Back in the day, breast implants were all the rage—and I mean that in two distinct ways.
Of all the things the 1980s gave human society, easy-to-access plastic surgery has endured as a means to our outer appearances to the ideal in our minds. There are, of course, two ends of the scalpel. Some people get plastic surgery to correct legitimate medical concerns. Others go under the knife for purely appearance purposes.
It is the latter that brings up the two means of rage. Yes, plastic surgery became popular. Very popular. Doctors began perfecting ways to nip, tuck, tighten and sculpt practically an part of our bodies. Watch any comedy about rich people from that time and there will, no doubt, be jokes or references to face lifts, eye tucks or boob jobs.
Because even though so many were augmenting their appearance, there was still considerable backlash about getting work done. Particularly breast implants.
In fact, breast augmentation may well be the flashpoint that people find the most difficult to understand. Our society has such a complex and paternalistic opinion of breasts. It is almost as if any woman’s breast are no longer her’s. Instead, they belong to a collective repository of “Tits” that exists for the pleasure of others and are somehow disembodied. Whether people are debating breastfeeding politics or the size of a porn performers chest, everybody always has opinions on those breasts And the opinion that often matters the least is that of the woman whose breasts are being discussed.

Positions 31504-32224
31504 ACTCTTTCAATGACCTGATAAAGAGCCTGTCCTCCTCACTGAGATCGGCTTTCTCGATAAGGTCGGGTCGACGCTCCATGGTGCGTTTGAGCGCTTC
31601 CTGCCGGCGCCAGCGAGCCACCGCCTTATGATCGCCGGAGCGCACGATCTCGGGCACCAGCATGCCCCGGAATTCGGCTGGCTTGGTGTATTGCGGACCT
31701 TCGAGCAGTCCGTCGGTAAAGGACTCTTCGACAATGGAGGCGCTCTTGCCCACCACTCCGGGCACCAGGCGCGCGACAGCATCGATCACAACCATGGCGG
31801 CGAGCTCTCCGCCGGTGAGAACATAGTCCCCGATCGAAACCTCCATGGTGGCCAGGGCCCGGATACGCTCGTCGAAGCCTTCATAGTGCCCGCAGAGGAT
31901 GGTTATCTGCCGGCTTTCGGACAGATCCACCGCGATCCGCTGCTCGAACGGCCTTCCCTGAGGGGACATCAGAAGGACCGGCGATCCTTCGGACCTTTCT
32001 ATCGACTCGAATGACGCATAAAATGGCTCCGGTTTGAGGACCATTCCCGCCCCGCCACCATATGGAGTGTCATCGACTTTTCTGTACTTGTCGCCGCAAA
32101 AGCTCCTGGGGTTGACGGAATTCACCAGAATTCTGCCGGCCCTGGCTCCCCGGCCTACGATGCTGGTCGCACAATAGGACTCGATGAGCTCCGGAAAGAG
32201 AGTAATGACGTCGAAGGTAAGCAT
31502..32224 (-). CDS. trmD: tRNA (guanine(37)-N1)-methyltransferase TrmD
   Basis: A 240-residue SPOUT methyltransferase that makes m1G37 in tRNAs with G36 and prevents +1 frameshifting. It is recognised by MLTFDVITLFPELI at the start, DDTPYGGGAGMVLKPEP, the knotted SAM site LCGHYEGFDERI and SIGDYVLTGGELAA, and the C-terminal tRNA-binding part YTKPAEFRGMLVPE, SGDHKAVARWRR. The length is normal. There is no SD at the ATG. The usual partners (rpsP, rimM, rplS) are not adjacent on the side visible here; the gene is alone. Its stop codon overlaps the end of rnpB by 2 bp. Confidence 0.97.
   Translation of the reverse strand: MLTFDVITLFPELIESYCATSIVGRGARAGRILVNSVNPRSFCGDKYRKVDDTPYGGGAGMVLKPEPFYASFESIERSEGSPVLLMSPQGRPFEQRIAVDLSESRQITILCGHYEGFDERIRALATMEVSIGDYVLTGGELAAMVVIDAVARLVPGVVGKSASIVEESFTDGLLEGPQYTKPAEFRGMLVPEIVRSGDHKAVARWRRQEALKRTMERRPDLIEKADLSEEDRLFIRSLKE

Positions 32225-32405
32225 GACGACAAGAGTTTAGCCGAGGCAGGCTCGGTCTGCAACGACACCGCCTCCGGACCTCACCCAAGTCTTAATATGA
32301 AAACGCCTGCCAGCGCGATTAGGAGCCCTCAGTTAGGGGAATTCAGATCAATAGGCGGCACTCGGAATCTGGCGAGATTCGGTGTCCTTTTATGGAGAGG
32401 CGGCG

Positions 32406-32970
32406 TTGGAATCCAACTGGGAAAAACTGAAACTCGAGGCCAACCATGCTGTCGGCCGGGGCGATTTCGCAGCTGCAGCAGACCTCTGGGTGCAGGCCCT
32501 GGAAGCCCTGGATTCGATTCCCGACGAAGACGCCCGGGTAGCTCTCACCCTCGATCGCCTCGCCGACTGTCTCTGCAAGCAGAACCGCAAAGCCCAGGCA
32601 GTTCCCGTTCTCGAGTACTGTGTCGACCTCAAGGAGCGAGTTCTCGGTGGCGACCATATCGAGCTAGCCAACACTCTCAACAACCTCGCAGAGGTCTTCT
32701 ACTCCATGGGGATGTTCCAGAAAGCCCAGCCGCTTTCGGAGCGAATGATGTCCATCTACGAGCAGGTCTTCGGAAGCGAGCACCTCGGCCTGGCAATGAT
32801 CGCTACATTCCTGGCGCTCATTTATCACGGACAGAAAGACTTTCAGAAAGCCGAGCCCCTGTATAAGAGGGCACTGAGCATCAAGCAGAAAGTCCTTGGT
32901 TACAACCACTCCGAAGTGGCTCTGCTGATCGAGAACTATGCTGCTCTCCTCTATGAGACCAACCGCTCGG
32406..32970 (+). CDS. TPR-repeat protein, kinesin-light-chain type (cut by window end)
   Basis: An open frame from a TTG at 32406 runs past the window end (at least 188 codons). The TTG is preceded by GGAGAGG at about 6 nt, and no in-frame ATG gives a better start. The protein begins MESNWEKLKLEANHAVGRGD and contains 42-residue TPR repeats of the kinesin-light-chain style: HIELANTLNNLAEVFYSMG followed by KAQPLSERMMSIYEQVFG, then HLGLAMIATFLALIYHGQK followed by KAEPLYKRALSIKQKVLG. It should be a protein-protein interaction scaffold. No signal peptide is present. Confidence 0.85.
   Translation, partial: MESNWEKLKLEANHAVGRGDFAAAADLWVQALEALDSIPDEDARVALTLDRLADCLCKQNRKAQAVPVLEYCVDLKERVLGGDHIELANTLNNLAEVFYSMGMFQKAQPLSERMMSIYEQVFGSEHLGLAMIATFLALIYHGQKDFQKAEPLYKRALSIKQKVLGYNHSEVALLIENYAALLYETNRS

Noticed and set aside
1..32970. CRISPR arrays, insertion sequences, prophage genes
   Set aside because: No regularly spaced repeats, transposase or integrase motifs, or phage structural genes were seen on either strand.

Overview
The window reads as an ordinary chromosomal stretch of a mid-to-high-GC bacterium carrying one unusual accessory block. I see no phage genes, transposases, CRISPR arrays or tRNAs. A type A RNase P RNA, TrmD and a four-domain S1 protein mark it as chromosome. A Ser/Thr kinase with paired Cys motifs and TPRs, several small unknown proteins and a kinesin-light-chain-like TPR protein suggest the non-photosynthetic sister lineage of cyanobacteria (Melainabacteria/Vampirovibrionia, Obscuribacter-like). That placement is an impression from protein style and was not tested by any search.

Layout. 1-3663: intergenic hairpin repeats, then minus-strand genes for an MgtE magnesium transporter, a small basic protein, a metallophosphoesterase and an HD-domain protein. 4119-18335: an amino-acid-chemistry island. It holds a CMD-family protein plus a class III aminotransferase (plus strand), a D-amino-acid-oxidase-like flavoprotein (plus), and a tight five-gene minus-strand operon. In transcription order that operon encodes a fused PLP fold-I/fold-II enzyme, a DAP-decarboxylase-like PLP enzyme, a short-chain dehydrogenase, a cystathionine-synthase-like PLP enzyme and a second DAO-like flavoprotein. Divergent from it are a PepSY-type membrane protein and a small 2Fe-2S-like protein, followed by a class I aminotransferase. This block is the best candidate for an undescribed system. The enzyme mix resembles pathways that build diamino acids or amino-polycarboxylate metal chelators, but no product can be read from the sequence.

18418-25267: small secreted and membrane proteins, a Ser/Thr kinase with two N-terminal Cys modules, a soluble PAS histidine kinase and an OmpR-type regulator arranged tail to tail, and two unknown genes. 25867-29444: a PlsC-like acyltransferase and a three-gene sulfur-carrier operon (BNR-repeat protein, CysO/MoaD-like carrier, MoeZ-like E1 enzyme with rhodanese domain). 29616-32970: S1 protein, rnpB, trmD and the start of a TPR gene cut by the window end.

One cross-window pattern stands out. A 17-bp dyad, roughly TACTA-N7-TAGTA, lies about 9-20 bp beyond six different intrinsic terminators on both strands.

This is the angry rage of breast implants.
Increasing the size of your breast is a decision that has no bearing on anyone else but yourself. However, particularly when breast augmentation surgery became popular, you would hear all kinds of stories about how men were buying the surgery for their wives and girlfriends. Men has long had an obsession with big boobs, and when that option became a commodity that could be purchased, they were buying them up in droves. You’ve even hear about porn producers suggesting/demanding/paying for surgery for performers because that is what the market demanded. Society was demanding big tits and women were expected to conform—or else be shamed.
But there is a flipside to all of this. Sure, women with smaller breasts were shamed and deemed less sexually desirable—but women who did go through with the surgery were also shamed. They were mocked for having breast implants! Really, how in the hell does this make any sense?
No pleasing everyone
Of course, there are two different groups doing the shaming. Those taking issue with women who did get implants were convinced those women were pawns of the patriarchy and, therefore, could not think for themselves. They were deemed “unnatural” and “plastic.”
With this contradictory bullshit flying around, how can women ever become comfortable with their bodies? We place do much focus on what women look like, but criticize it at every turn.
Unfortunately, this is still happening, but we have to be more aware of it. We have to recognize their ways we sexualize and demonize women’s bodies. We have to take a big step back. Or a little one.